Truck Idling Limits Take Effect in California. By Nathan Phelps, Green Bay Press-Gazette, January 3, 2008. “Truck drivers operating in California will face a new regulation this year… aimed at limiting the amount of nitrogen oxide emissions from ‘both in-state and out-of-state registered sleeper berth-equipped trucks.’ Those vehicles had previously been exempted. Idling in California is now limited to five minutes at any location. A pair of Green Bay area carriers say one of the biggest challenges the regulation will pose is keeping the cab cool in the summer, one of the key factors in allowing their drivers to get adequate rest… Under California regulations, violators could face fines starting at $300 and increasing to as much as $1,000 per day. Violators may also face criminal charges.”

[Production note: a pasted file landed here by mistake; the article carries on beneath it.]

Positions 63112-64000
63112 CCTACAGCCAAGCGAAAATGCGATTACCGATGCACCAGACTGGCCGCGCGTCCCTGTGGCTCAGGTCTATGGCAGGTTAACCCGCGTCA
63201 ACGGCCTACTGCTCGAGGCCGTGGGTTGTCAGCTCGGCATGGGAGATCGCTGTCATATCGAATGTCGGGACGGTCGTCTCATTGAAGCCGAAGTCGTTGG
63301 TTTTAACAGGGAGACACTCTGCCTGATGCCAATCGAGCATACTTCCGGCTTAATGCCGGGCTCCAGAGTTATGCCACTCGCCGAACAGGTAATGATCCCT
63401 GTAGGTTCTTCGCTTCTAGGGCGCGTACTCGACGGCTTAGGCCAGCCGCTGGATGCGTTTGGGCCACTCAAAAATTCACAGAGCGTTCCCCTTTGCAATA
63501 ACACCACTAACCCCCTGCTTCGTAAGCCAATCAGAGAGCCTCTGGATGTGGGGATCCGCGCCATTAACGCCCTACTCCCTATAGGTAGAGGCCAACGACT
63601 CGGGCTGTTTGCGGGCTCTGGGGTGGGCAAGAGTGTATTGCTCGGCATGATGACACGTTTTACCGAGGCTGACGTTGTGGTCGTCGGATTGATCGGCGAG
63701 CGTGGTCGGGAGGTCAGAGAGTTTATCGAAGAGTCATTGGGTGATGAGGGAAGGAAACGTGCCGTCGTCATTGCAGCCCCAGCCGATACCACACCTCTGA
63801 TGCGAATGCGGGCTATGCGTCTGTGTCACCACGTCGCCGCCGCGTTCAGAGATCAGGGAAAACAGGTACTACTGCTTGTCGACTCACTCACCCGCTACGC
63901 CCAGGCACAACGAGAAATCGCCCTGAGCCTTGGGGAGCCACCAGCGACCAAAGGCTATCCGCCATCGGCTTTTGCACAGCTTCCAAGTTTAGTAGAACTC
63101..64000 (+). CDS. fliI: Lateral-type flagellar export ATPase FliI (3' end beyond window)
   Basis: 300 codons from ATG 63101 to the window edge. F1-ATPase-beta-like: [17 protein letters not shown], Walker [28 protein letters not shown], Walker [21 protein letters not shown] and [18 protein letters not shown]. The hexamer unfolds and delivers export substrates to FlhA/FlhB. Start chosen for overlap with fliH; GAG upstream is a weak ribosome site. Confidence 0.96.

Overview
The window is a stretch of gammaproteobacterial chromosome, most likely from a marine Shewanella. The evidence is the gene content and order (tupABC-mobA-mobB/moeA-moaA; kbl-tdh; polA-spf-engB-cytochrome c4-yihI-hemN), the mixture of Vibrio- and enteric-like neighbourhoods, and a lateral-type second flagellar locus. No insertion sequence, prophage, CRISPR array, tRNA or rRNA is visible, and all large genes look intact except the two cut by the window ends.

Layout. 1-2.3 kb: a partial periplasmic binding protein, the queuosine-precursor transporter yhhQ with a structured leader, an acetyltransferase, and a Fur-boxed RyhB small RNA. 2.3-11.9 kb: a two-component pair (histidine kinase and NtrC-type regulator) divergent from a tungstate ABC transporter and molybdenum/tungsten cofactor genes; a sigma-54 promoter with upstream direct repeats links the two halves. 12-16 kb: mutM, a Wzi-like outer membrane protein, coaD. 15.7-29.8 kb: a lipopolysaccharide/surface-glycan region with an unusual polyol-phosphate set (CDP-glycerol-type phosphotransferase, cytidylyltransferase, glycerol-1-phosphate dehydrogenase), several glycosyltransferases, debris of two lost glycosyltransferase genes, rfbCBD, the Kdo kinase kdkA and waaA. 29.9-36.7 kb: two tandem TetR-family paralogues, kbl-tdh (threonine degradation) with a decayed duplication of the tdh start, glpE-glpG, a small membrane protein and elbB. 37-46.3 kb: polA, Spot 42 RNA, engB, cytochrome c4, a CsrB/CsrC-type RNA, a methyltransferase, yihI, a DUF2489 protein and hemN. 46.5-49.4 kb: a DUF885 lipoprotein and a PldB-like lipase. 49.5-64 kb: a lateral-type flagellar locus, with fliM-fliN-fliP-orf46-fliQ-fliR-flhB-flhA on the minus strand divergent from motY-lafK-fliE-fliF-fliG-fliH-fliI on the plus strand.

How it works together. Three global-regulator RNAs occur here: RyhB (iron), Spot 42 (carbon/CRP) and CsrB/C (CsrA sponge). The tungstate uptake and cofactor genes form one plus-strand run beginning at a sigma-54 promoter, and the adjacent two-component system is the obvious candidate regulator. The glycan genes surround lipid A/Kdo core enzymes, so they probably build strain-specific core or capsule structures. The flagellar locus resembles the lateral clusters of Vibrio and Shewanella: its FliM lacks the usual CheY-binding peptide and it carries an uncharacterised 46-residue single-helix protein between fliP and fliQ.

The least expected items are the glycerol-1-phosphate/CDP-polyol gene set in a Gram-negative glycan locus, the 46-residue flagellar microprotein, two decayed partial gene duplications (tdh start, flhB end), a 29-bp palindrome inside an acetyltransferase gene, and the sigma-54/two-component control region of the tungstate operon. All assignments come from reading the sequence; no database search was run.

Tainan City Becomes First in Taiwan to Ban Idling. Taipei China Post, January 3, 2008. “All motorists and motorcyclists in Tainan City in southern Taiwan are now required to avoid idling the engines of their vehicles for more than three minutes or face fines… City officials yesterday began enforcing the anti-idling policy at the instruction of Mayor Hsu Tain-tsai with an aim to help improve air pollution. The measure makes Tainan the first city or county in [Taiwan] to prohibit drivers from leaving their vehicles’ engines running for more than three minutes when the vehicles are parked. Except those driving police vehicles or fire trucks, drivers who try to evade, interfere with or refuse inspections will face a fine for engine idling.”